Of righteousness and pride

December 7, 2008 at 12:30 am (Christianity, LDS, Personal)

Last week, I had an interesting yet troubling experience. I went with Shaw (not his real name) up to Wisconsin. We attended church there. The first speaker was a girl, probably in high school, who spoke about…something. I couldn’t pay attention. I couldn’t feel the Spirit, so I ignored her and tried to catch up on my Book of Mormon reading. But Shaw was paying attention.

At one point, I began paying attention as she was talking about her experiences in various Gospel Doctrines classes in her last ward. (As a Gospel Doctrine teacher, I pay attention, or try to, when people discuss their experiences, so I can improve my ways and understand what others have experienced and need.) She talked about this amazing Gospel Doctrine teacher who taught with the Spirit. Only for the ward to find out that he was living a double life: although married, he was having a long-time affair with another women. She made a statement along the lines of this: “I know we’re all unrighteous, but not that unrighteous.” This really bothered Shaw, and it’s bothered me a lot since then.

Those of us who try very hard to obey the Lord’s commandments, particularly to remain pure and chaste according to our station and situation, sometimes take pride in our righteousness, and end up puffing ourselves up with that pride, assuming ourselves as better than those who have fallen or who are engaging in unrighteous lifestyles.

This is a pernicious evil. I believe that this is a tool used by Satan to distract the faithful of God and to have them begin their journey onto a path that will lead them away from God, for the moment any of us is proud that we are “not that unrighteous,” pride has taken a hold of our hearts, our hearts are thereby filled with a uncharity, and we have begun to stray away from God. We become, in effect, no better than those who are reviled.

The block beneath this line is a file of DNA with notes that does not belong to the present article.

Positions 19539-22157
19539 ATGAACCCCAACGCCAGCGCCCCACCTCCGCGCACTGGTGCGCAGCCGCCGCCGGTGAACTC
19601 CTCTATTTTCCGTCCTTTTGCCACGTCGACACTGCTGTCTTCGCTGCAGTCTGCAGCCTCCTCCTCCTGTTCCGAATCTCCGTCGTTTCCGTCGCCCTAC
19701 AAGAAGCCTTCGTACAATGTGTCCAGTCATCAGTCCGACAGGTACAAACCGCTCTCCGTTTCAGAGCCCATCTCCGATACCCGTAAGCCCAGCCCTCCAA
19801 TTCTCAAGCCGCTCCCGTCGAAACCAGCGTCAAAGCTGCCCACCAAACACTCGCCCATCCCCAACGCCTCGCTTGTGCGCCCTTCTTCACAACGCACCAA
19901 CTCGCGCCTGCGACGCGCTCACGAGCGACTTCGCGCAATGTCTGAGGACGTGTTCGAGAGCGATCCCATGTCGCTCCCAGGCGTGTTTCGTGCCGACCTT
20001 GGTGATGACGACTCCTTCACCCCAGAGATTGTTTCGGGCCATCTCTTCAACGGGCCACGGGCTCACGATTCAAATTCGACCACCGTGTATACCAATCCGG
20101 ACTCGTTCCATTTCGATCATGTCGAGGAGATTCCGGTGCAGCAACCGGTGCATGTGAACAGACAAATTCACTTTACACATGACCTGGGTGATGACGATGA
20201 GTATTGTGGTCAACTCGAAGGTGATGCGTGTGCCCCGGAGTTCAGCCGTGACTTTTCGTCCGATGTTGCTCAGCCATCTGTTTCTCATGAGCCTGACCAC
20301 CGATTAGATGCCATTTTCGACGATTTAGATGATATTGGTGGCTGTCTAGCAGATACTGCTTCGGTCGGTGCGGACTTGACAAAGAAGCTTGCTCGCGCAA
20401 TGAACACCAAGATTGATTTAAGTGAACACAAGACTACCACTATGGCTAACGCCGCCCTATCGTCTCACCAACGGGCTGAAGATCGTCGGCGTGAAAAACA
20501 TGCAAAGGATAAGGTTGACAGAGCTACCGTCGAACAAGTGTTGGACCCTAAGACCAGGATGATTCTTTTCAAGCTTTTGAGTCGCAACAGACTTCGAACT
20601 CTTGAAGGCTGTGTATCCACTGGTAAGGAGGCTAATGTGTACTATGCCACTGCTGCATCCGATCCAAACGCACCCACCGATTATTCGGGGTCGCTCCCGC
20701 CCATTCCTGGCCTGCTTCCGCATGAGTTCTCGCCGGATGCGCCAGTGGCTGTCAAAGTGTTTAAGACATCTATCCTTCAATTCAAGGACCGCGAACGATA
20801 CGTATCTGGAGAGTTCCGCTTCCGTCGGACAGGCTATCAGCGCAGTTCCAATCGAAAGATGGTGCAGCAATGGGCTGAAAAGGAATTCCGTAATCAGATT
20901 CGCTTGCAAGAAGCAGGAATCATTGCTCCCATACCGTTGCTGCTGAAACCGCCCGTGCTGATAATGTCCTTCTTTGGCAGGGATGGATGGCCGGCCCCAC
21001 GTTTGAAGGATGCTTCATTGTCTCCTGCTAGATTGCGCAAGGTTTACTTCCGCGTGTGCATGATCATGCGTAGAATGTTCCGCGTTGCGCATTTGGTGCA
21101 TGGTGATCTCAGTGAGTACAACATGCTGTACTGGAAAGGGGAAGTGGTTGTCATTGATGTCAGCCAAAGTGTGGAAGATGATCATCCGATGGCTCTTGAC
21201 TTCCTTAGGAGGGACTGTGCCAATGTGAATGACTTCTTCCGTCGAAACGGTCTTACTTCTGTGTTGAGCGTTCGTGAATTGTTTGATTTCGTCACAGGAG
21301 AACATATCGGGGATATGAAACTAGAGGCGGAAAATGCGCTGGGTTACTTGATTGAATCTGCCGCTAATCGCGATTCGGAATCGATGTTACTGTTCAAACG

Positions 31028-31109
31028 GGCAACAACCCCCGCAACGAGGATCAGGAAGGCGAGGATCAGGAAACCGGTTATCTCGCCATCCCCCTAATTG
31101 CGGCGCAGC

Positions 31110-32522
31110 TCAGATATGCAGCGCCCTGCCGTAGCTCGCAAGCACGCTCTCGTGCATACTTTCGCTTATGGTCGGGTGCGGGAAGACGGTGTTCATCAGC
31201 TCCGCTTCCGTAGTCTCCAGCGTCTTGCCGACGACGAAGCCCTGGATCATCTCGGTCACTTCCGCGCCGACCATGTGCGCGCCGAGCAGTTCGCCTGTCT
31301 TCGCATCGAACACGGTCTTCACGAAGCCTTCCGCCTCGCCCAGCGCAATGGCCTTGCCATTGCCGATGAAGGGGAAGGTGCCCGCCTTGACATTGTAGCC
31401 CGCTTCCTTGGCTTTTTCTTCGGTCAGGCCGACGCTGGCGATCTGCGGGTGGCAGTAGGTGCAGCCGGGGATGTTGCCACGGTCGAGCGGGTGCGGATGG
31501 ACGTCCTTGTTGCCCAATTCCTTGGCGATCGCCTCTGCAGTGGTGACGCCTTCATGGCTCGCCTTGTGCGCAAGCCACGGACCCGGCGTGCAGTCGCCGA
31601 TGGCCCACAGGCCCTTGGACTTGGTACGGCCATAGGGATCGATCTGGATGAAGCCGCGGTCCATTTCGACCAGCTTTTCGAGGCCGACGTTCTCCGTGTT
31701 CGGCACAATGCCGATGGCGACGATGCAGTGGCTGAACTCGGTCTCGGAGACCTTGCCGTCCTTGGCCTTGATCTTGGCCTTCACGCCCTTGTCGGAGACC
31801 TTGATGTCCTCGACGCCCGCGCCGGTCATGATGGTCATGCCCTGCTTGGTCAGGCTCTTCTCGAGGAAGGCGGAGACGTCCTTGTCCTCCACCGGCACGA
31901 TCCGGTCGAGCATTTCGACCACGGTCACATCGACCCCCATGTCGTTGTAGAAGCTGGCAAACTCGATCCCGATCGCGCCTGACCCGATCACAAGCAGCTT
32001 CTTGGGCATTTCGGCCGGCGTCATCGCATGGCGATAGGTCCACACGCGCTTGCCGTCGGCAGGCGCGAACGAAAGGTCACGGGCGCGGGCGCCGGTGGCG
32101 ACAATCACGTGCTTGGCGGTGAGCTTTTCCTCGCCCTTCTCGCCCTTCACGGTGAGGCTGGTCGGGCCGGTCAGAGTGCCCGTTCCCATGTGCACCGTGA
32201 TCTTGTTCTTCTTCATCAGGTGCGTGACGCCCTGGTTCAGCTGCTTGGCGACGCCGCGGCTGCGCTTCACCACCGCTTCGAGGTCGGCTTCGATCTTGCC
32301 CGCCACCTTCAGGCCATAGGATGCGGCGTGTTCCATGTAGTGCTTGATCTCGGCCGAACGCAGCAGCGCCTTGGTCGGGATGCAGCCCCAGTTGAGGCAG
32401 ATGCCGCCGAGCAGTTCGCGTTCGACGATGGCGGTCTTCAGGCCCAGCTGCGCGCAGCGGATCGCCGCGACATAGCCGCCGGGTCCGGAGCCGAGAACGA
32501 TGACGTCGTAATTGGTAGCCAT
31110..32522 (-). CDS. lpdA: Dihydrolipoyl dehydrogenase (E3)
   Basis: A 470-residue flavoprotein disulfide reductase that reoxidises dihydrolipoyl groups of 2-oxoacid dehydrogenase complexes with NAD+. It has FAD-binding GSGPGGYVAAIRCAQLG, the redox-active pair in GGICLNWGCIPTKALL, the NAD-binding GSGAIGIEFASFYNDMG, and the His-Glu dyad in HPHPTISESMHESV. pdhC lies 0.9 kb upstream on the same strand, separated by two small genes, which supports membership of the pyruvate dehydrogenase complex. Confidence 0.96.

For my Latter-day Saint friends: how does this attitude make any different from the Zoramites (for more details, see Alma 31), who prayed with great pride about their being superior to their brethren? Does not such an attitude make us Zoramites indeed, and thus those who have strayed from the Lord’s way?

In “What God Hath Cleansed” in Faith Precedes the Miracle by President Spencer W. Kimball, President Kimball references a passage from scripture. Come, let us read the words of the Lord:

And he spake this parable unto certain which trusted in themselves that they were righteous, and despised others:
Two men went up into the temple to pray: the one a Pharisee, and the other a publican.
The Pharisee stood and prayed thus with himself, God, I thank thee, that I am not as other men [are], extortioners, unjust, adulterers, or even as this publican.
I fast twice in the week, I give tithes of all that I possess.
And the publican standing afar off, would not lift up so much as [his] eyes unto heaven, but smote upon his breast, saying, God be merciful to me a sinner.
I tell you, this man went down to his house justified [rather] than the other: for every one that exalteth himself shall be abased; and he that humbleth himself shall be exalted.

(Luke 18:9-14)

For it is written: “For whosoever shall keep the whole law, and yet offend in one [point], he is guilt of all” (James 2:10).

And so it doesn’t matter to what degree another has broken the law. He has broken the law. So have I. I have no grounds upon which to stand in pride before God. Without the sacrifice and grace of Jesus Christ, my faithfulness has no value whatsoever. We all need the Lord and His atoning sacrifice and grace, without which none of us, no matter how righteous, can enter into the presence of God our Heavenly Father. To puff ourselves up, that we are not as unrighteous as another, is to offend yet more against the laws of God. And if we do not repent, we put ourselves in spiritual peril.

We, all the faithful of God, should be full of love for all of God’s children, regardless of how they live. We are all broken, and so we should be thankful to God that He has revealed how, through His Son, we may return back into His presence. All, from the likes of Mother Teresa to the wanton fornicator, need the Lord and His grace and love. We should help others turn away from their sins and walk back to Heavenly Father by reaching out to them in love, and beholding them with love, and loving them with the love with which God loves His children. The Lord ministered to sinners, without excusing or accepting theirs sins, and thus we should do as well. Never, no, never, ought we at any point to feel any pride or satisfaction in that we are not as unrighteous as others, for our own faults condemn us enough, and thus we are no better than another.


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